A newly developed polymer surface could improve the interface between electronic implants and living tissue, helping to advance a technology that may one day enable the blind to see and the paralysed to walk.
David C. Martin, Director of the Macromolecular Science and Engineering Centre at the University of Michigan, presented research – at the 34th central regional meeting of the American Chemical Society – on polymers that can be processed into a ‘fuzzy’ form to enhance the compatibility of electronic implants with brain tissue.
Electrodes implanted in the brain can pick up electrical signals sent back and forth by nerve cells. The tiny devices – about a millimetre long – are coated with growth factors that encourage brain tissue to grow into them.
The intent is for each probe to make contact with a series of neurons, allowing it to receive signals it can interpret and use to activate an external device. The technique has been called a spinal cord bypass. It could help patients with brain disorders and paralysis operate artificial limbs or control a computer mouse by simply thinking about the task.
There is, however, still a long way to go before humans will be effortlessly controlling external devices with their mind. ‘Our interest is in finding materials and processing schemes that can help the electrodes function better for long periods of time,’ Martin said.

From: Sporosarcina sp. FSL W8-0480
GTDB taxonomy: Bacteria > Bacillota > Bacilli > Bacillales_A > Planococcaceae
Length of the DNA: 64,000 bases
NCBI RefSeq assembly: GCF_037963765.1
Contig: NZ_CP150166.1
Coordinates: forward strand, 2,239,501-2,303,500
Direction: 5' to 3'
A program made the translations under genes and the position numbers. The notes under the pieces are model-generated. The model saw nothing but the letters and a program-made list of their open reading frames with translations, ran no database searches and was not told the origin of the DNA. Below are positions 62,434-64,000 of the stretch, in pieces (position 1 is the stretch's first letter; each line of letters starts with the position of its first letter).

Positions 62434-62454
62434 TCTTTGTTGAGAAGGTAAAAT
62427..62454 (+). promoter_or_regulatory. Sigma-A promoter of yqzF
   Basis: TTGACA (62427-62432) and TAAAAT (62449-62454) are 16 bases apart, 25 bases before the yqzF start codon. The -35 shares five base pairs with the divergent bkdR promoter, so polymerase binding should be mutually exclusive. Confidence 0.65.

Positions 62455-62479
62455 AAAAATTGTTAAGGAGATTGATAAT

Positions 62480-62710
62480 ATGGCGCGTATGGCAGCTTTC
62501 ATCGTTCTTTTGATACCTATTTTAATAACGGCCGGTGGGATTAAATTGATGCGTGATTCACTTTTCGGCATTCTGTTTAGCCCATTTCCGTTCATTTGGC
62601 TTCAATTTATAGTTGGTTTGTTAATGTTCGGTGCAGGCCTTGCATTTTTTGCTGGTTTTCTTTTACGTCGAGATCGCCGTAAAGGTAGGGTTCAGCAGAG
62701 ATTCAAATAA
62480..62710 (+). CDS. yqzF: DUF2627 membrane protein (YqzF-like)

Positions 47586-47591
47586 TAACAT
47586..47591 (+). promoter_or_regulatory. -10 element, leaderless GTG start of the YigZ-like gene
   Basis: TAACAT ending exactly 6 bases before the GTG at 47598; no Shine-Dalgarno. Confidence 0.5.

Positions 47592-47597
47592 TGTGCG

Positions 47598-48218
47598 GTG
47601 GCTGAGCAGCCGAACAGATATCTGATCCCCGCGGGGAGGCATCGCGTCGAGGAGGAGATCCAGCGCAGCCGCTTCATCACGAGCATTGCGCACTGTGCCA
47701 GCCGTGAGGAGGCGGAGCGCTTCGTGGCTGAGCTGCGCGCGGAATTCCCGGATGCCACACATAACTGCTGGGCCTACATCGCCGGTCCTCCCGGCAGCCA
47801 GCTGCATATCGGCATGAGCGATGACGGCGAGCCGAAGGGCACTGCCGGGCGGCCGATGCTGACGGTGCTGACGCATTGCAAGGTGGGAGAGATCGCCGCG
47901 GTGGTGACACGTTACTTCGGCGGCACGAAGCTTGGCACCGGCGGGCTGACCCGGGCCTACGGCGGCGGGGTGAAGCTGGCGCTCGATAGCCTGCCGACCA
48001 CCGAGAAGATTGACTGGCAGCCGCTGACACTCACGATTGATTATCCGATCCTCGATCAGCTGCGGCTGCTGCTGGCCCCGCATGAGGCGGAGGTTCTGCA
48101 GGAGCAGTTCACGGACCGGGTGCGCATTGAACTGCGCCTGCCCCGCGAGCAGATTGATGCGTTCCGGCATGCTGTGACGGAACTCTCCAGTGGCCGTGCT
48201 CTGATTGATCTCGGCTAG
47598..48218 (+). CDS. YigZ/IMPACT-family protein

Initial experiments in guinea pigs showed that these electrodes do not make efficient contact with the brain. ‘The implanted electrodes are solid, hard and smooth,’ Martin said, ‘whereas the brain is soft, wet and alive.’ The differences can cause the electrodes to lose contact with the brain, blocking the signal.
Martin and his team have designed rough-surfaced, fuzzy polymers with various grooves and depressions designed to mesh better with neurons. ‘The scheme is to have these electrodes make a connection with the neurons quickly, before the other cells get in and wall them off,’ Martin said.
To further encourage connection, Martin and his team have incorporated biological molecules in the polymer coating to selectively attract target neurons. In guinea pigs, the researchers found that uncoated electrodes came out clean after remaining in the brain for a period of time, while coated electrodes were covered with neural tissue. This indicates that the neurons are hanging on to the biologically doped coating, Martin said.
The team also found that the fuzzy surface of the polymer coating, in addition to improving contact with brain tissue, could be used to fine-tune its ability to conduct electrical signals.